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11

Under the normal setting, the math code for comma is "613B as it results from \mathcode`\,="613B in Plain TeX and \DeclareMathSymbol{,}{\mathpunct}{letters}{"3B} in LaTeX (precisely in fontmath.ltx). This means that the comma is a punctuation symbol (class 6), and that it's taken from the font specialized for math letters (family 1, where the math ...


8

\documentclass{article} \begin{document} \showoutput $,$, \end{document} produces which are "quite similar" in the default computer modern fonts, but if you look at the log you see ....\mathon ....\OML/cmm/m/it/10 ; ....\mathoff ....\OT1/cmr/m/n/10 , So the second one is a , in cmr10 whereas the first is a ; in cmmi10 (classic TeX encodings are ...


7

assuming your file is UTF8 encoded the log file shows Missing character: There is no in font ptmr7t! Missing character: There is no in font ptmr7t! Missing character: There is no in font ptmr7t! as you have not told latex you are using UTF-8, so it sees a dash as three separate characters from its three bytes. All of them have the 8th bit set and the ...


5

csquotes has predefined styles based on the language setting. If your language is british, then you get single quotes. Otherwise you could define them manually. You can alter them using \DeclareQuoteStyle as described in the manual on pp. 14--15 (texdoc csquotes). \documentclass{article} \usepackage[british]{babel} \usepackage{csquotes} \begin{document} He ...


4

As noted in the comments one should use matching text and math fonts which use very simmilar punctuation symbols. According to the TeXbook using Test with variable $x$. is to be preferred as well as Test with one $x$, two $y$, or three variables $z$. mainly because in several cases the punctuation symbols are more tightly spaced in math mode than in text. ...


4

Do you want angle brackets or guillemet quotes: \documentclass{article} \usepackage[T1]{fontenc} \begin{document} This $\langle$one, two three$\rangle$ or This \guilsinglleft one, two three\guilsinglright \end{document}


4

since this wasn't specifically a latex question, here's my favorite method. \def\<#1>{$\langle$\ignorespaces#1\unskip$\rangle$} \<some text> \< some text > good for "meta" notation, if this alternate form is used (does require latex): \def\<#1>{$\langle$\textit{\ignorespaces#1\unskip}$\rangle$}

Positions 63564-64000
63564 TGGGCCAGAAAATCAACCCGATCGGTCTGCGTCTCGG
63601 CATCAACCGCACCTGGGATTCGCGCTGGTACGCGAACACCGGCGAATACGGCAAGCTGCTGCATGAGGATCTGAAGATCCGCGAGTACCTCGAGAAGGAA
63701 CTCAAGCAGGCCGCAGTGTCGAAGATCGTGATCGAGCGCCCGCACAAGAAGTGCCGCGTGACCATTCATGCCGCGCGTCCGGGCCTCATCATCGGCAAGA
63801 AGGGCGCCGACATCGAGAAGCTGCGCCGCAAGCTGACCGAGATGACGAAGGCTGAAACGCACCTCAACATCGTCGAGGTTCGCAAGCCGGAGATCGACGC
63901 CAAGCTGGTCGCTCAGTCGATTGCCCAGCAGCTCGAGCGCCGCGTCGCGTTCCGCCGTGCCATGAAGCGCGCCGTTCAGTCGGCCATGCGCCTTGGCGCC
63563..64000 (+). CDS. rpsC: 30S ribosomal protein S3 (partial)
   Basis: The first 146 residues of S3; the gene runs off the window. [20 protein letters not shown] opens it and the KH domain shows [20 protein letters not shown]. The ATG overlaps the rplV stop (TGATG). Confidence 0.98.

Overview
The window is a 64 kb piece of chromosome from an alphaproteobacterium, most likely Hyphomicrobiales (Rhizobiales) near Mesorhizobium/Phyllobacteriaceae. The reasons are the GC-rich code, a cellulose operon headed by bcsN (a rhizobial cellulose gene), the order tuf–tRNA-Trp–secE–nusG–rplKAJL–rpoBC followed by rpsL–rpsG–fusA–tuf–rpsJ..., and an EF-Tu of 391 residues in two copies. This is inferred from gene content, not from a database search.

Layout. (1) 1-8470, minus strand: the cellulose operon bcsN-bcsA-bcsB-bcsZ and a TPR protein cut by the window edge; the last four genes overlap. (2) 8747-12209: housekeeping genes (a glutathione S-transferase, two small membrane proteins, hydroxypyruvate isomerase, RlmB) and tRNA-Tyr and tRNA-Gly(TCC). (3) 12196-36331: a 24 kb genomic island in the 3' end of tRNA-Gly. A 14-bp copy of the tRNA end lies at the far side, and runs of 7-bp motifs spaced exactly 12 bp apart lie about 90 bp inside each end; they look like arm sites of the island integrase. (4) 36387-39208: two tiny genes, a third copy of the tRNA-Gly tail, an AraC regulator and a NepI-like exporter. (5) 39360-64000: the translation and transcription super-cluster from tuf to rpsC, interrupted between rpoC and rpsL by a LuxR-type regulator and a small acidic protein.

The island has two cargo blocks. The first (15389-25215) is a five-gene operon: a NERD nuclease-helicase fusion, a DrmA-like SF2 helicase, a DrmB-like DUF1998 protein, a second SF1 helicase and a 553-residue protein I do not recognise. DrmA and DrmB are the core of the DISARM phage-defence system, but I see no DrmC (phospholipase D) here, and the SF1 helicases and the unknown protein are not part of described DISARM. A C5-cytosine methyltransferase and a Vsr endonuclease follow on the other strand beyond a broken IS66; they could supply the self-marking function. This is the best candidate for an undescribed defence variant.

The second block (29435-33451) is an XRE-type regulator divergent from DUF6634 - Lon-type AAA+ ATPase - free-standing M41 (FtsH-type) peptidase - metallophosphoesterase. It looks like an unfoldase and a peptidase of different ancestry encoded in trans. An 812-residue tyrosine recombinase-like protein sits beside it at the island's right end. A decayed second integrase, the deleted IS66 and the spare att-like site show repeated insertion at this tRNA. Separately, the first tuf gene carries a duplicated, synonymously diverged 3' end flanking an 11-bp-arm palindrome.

4

The package you are using adds a ' so you can do the same to LT version after loading longtable: \makeatletter \def\LT@c@ption#1[#2]#3{% \LT@makecaption#1\fnum@table{#3}% \def\@tempa{#2}% \ifx\@tempa\@empty\else {\let\\\space \addcontentsline{lot}{table}{\protect\numberline{\thetable.}{#2}}}% \fi} \makeatother


4

Periods are a strange beast, because the space factor must be set correctly (of course, if you use \nonfrenchspacing). \catcode`@=11 \def\checkperiod{\futurelet\next\check@period} \def\check@period{% \if\noexpand\next.% \spacefactor\sfcode`. \expandafter\@gobble \fi} \long\def\@gobble#1{} \def\@{\spacefactor\@m} \catcode`@=12 \xspaceskip=4em % ...


3

The basic interface is pretty simple, but you leave a lot of questions unanswered about the language(s) involved and the degree of complexity about quotations (and possibly about encodings). Here's the basic idea though: \documentclass{article} \usepackage[T1]{fontenc} \usepackage[utf8]{inputenc} \usepackage[english,french]{babel} ...


3

I don't know if this was your intend by I try it: \long\def\isnextchar#1#2#3{\def\tmpa{#2}\def\tmpb{#3}% \let\tmp=#1\futurelet\next\isnextcharA } \def\isnextcharA{\ifx\tmp\next\expandafter\tmpa\else\expandafter\tmpb\fi} \def\PhD{\isnextchar.{PhD}{Ph.D.}} \def\PhD{\isnextchar.{PhD}{Ph.D.}} The \PhD\ inside the sentence is different than \PhD. gives: The ...


2

You need to patch the bibliography driver online provided by biblatex-chicago to achieve what you want. So, add the following lines in your preamble \usepackage{xpatch} \xpatchbibdriver{online} {\newunit\newblock \iftoggle{cms@doionly}% {\iffieldundef{doi}% {}% {\printfield{doi}% \clearfield{url}}}% {\printfield{doi}}% ...


2

You can redefine \glt to capture content up to some ending delimiter. Below I've used \end from \end{exe}: \documentclass{article} \usepackage[english]{babel} \usepackage{gb4e} \usepackage{csquotes} \begin{document} \begin{exe} \ex \gll Etwas fremdsprachiger Text \\ some {foreign language-y} text \\ \glt \enquote{Free translation.} \end{exe} ...


1

You can reduce the space by putting comma inside braces like 0{,}5. But it is better to use siunitx. \documentclass[a4paper,11pt]{book} \usepackage{empheq} \usepackage[detect-all]{siunitx} \begin{document} 0,5 \begin{empheq}{align} 0{,}5\\ \num[output-decimal-marker = {,}]{0.5} \end{empheq} \end{document}


1

This has nothing to do specifically with empheq. The simple document \documentclass{article} \begin{document} 0,5 $0,5$ \end{document} will show the same behavior. In math mode a comma is a punctuation symbol, so TeX automatically adds a thin space after it, which is needed in formulas like $(a,b)$. Either you use 0{,}5 in math mode, because this makes ...



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